CPR system

If this is exactly what your church is doing, your system will not produce any better results than you did before you tried coaching. Coaching holds great promise for improving small group ministry, but without serious investment in learning the coaching paradigm and the skills that make it work, the same people with the same skills will get the same results, no matter what you call it. Your system needs some CPR: Training of Trainers, Trainer Pictures and Resources for Trainers.

Trainer training

A great place to start changing things for the better is training coaches. Coaching uses a very different skill set than leadership, counseling, or small group leadership. In order for your leaders to coach effectively, they need to teach people how to help them grow: things like creating SMART goals, creating options, asking powerful questions, holding the leader accountable. have, create specific action steps, and provide healthy feedback, encouragement, and accountability. To coach effectively, your leaders need structured training and hands-on experience to develop competency in these skills.

Image training

In order to overcome small group leaders’ resistance to coaching, they need to have a picture of what coaching is really like. Talking about coaching doesn’t do anything – they need to actually see it in action and experience that coaching is about engaging and believing in them instead of telling them what to do.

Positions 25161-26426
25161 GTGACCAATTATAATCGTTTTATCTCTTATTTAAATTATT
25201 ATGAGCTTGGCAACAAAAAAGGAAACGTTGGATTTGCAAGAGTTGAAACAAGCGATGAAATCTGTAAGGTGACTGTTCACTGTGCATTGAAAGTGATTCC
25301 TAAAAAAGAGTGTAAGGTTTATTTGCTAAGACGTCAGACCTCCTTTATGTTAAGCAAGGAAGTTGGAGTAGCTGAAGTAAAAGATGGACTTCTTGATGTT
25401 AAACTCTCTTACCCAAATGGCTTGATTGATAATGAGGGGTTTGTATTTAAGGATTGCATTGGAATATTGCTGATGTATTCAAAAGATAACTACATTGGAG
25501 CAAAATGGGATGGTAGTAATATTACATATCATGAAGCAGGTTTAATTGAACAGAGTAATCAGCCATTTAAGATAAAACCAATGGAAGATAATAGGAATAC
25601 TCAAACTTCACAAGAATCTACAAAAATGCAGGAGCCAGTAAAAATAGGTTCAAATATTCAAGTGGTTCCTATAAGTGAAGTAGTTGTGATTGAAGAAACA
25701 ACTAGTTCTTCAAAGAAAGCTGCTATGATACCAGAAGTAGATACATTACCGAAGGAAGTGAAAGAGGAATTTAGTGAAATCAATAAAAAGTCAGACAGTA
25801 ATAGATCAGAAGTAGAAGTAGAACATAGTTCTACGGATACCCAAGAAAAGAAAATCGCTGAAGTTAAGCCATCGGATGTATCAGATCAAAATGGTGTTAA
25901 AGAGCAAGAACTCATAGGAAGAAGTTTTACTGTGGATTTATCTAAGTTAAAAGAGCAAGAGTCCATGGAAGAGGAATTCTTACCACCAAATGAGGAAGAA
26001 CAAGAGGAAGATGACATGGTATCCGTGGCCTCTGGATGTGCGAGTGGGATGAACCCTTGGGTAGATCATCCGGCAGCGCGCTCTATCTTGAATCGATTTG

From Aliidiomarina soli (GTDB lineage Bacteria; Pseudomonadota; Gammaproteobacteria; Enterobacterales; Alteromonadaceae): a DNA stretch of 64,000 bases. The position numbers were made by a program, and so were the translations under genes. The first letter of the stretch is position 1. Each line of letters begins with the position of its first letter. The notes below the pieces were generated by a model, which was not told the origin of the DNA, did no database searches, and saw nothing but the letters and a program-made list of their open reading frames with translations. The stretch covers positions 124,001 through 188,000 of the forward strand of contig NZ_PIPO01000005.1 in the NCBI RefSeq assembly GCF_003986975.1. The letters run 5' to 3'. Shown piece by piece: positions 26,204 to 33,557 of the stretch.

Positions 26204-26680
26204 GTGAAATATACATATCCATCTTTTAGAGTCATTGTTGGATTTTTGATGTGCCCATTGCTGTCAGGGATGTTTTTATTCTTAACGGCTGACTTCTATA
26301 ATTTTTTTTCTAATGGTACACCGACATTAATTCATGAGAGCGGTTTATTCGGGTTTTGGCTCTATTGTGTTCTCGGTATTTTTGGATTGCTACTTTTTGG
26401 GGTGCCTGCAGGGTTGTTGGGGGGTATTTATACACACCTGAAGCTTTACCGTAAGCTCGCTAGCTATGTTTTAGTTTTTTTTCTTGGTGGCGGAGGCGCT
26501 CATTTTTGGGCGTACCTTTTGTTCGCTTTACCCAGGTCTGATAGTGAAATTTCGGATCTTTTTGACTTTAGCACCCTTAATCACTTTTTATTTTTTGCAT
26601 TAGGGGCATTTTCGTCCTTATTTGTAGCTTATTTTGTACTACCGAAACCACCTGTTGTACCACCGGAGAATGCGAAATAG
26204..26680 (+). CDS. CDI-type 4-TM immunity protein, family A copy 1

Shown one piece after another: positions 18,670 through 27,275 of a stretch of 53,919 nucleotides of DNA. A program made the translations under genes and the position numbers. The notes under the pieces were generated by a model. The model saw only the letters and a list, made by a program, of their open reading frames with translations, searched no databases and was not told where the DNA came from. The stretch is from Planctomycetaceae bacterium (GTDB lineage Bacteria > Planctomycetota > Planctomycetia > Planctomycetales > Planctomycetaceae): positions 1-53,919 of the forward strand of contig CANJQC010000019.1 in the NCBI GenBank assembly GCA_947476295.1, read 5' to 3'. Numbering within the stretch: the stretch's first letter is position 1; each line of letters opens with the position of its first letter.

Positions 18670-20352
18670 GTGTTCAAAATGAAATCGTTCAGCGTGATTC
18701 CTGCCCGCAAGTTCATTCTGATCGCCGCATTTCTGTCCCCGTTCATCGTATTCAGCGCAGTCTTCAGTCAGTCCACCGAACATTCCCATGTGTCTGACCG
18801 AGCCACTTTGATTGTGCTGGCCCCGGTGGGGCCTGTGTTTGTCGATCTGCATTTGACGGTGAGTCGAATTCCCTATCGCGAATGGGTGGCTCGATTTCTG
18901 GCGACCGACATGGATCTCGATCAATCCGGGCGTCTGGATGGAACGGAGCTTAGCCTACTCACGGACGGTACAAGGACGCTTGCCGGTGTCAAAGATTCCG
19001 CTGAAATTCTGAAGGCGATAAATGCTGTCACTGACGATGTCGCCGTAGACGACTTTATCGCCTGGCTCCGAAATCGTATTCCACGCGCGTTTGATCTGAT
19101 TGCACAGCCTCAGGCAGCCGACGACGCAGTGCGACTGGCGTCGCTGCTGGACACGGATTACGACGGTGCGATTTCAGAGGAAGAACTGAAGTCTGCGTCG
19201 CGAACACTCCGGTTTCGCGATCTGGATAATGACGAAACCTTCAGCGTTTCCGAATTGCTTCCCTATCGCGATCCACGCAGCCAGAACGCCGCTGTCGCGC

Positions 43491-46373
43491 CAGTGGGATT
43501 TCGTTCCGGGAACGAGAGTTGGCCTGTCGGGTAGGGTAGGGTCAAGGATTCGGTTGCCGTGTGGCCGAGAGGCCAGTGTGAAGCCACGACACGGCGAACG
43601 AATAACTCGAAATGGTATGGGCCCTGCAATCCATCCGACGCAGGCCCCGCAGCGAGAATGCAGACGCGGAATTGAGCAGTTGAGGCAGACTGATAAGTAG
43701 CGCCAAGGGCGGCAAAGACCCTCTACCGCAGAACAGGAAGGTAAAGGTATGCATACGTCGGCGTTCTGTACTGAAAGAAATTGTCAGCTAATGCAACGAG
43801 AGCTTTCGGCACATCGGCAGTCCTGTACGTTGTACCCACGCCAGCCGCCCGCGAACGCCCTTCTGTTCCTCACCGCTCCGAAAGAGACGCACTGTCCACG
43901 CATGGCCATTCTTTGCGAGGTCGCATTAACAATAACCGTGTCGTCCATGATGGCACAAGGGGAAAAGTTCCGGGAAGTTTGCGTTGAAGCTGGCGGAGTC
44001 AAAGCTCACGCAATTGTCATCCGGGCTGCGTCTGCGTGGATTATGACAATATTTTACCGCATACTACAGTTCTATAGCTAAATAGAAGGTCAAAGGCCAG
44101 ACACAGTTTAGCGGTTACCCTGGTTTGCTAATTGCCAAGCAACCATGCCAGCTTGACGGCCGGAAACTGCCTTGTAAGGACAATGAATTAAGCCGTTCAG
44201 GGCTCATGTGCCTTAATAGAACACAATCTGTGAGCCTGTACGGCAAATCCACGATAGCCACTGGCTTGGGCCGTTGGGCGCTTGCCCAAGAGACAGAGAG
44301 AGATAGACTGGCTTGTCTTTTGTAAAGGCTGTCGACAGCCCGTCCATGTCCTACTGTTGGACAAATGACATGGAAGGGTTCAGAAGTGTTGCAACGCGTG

Here are some structural solutions that can be used to deal with the problem of resistance to coaching:

  • Do not assign managers to coaches. Instead, find an organic way for leads and coaches to connect with what they’ve bought. When a leader has some say in decision-making, he also takes ownership of it.
  • Don’t give coaches a reporting or supervisory role. When coaches wear too many hats, they learn how to be a leader. And leaders are less likely to open up when part time the coach trusts and empowers them and part time reports to them.
  • Build relationships first. Investing time in building friendships will pay dividends later. The more trust and openness there is, the more effective the coaching relationship will be. The Pocket Guide to Small Group Coaching has plenty of advice on building coaching relationships, as does the Authentic Coaching Relationships CD.

Resources for Trainers